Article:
Fox News senior vice president of development and production John Finley likened the new channel to a combination of Netflix and Facebook Live. “It’s kind of a hybrid mix between the two,” Finley said, “in terms of format and offerings.”
It’s safe to say Beale would be blown away by Netflix, even though he would probably be disappointed by the platform’s lack of news. Netflix is spending close to $13 billion on original content this year, according to The Economist, way up from $8 billion a year ago. If one can’t swing the eleven bucks a month, one can simply stand in Times Square, a quick hop from where Network shows at the Belasco Theatre, and watch the massive digital billboard showing Netflix clips all day long.
Beale also lamented the breakdown in the lofty standards the news business once held itself to. “Television is not the truth,” thundered Beale. “Television is a goddamn amusement park. Television is a carnival, a circus, a traveling troupe of acrobats and storytellers, dancers and jugglers and sideshow freaks, lion tamers and football players.”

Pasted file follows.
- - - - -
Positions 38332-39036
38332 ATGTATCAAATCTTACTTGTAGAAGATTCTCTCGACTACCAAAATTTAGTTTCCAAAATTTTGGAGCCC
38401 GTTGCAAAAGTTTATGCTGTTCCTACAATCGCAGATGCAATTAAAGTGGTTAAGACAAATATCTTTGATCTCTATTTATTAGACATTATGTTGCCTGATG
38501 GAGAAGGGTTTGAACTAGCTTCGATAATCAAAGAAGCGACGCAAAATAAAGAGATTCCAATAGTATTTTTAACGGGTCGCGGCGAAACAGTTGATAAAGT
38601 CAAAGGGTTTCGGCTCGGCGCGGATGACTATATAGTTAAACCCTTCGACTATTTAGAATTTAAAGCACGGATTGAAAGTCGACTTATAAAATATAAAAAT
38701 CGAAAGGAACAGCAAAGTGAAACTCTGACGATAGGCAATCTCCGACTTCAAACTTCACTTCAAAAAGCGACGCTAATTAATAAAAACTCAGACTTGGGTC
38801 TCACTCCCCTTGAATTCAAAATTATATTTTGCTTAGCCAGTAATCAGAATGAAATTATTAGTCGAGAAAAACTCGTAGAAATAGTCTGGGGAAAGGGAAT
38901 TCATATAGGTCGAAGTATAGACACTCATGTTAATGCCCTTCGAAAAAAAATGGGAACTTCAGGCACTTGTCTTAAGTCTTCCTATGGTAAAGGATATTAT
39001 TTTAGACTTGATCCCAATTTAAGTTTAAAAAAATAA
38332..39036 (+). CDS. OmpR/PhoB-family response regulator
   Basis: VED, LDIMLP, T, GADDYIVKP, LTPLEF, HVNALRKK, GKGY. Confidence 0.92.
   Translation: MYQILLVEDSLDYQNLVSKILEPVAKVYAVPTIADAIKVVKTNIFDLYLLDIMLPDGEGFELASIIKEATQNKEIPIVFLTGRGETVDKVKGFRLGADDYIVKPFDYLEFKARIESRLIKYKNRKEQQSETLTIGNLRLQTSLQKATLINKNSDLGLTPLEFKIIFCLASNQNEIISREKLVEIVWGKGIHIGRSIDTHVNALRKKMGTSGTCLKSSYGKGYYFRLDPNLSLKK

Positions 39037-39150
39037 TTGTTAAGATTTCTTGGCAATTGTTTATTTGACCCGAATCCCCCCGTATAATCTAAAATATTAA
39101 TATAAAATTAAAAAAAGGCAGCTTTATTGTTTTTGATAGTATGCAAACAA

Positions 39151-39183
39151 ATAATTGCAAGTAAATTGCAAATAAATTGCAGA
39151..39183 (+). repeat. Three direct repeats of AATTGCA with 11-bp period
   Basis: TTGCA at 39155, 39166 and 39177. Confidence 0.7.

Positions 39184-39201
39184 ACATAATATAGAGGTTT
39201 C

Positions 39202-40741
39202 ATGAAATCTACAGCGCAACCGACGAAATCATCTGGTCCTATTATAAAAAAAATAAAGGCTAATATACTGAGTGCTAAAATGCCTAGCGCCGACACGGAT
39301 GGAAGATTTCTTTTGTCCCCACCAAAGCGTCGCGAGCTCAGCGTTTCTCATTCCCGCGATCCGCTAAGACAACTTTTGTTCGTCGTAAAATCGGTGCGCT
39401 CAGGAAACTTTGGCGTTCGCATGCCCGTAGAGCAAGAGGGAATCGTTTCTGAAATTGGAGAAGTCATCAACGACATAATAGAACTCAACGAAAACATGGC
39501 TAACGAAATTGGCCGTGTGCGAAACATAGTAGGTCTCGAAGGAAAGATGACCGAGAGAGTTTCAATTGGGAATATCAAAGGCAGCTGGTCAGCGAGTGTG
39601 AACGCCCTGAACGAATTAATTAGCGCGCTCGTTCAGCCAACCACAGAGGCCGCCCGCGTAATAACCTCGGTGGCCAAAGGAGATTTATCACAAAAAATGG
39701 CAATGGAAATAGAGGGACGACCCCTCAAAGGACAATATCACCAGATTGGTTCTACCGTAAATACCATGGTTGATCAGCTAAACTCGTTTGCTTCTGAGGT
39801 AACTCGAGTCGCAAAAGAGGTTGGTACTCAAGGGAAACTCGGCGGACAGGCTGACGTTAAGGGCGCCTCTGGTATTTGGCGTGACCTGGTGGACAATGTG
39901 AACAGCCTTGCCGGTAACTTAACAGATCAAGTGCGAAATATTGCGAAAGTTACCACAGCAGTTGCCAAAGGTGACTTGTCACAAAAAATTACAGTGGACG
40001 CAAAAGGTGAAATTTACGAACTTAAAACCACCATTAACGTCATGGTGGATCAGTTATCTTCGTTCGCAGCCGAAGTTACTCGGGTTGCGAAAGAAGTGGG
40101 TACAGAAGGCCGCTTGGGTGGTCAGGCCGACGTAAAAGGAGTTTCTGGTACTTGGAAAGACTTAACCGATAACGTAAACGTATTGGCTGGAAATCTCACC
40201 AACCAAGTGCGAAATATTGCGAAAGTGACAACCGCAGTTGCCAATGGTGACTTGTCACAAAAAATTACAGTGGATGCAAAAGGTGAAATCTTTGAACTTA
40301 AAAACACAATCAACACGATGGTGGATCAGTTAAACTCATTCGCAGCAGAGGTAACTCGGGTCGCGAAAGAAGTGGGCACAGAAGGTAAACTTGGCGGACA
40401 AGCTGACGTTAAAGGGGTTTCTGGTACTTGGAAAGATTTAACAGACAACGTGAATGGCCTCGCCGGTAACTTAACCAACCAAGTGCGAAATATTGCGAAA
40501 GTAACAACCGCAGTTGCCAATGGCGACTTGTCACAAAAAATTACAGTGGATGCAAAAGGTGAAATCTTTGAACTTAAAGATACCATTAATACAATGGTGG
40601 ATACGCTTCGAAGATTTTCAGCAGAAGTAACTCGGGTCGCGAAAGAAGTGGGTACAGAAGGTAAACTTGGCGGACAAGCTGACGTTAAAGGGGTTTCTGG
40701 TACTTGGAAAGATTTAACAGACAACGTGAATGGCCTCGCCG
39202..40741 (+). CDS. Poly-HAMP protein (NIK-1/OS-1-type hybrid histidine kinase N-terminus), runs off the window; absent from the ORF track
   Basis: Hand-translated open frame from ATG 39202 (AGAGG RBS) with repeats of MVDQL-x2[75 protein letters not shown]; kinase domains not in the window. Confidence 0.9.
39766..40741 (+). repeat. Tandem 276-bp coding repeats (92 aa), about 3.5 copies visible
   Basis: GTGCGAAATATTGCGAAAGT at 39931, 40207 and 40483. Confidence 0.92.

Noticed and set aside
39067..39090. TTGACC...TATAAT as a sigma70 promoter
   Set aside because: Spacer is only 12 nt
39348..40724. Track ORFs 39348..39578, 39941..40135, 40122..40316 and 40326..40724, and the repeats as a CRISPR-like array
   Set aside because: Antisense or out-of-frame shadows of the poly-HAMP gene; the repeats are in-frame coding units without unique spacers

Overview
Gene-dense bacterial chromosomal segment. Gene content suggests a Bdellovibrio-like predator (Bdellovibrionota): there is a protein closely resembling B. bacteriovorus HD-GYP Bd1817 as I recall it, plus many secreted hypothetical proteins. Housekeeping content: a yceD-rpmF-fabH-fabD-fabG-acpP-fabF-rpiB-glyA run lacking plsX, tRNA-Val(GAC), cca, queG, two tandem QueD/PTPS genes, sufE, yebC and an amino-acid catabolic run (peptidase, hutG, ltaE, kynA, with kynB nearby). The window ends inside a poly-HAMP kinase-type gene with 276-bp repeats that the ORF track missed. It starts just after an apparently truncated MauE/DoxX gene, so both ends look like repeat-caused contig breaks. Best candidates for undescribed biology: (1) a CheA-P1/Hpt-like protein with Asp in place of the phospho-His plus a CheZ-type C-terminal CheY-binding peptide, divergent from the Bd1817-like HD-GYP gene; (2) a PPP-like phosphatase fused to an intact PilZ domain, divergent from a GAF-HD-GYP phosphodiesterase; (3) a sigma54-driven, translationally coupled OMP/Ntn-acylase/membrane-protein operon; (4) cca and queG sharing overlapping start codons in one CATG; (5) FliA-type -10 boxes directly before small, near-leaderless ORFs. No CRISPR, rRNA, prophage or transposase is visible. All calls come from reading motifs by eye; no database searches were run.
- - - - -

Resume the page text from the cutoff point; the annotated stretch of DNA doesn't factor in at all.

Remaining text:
Speaking with The New York Times, Cranston — who, of course, played methamphetamine-making Walter White on Breaking Bad — shared his own thoughts on the state of news media. “We’re seeing it now, very clearly: agendas of different outlets, to promulgate their ideology,” he said. “Whether it’s liberal or conservative. It doesn’t matter, it’s out there. And you listen to the people who agree with you for affirmation, and you listen to the other side so you can get angry and shout at them.”
TV news today, Cranston added, is a “news-entertainment program.”
Fittingly, oversight of Beale’s program gets shifted from the news division to programming, with all the entertainment series. As programming chief Diana Christensen discusses the show with news president Max Schumacher, played by Tony Goldwyn, who portrayed the U.S. president on Scandal, she doesn’t think much of the network’s news standards. Its newscasts are “straight tabloid,” she says, mentioning a recent 1½-minute story about a naked lady riding a bike through Central Park. “I don’t think I’ll listen to any protestations of high standards of journalism,” Christensen scoffs. “If you’re gonna hustle, at least do it right.”
Speaking of U.S. presidents, Beale might be prepared to leap — rather than scream — out the window over a president who derides stories that criticize him as “fake news,” and famously denied a press pass to a CNN reporter he often clashed with. (Jim Acosta’s credentials were restored days later.) Just last week, President Donald Trump took to Twitter to express his desire for a federal news network, because, he said, CNN does not do a good job of portraying the U.S. A “worldwide” network would “show the World the way we really are, GREAT!” he said on Twitter.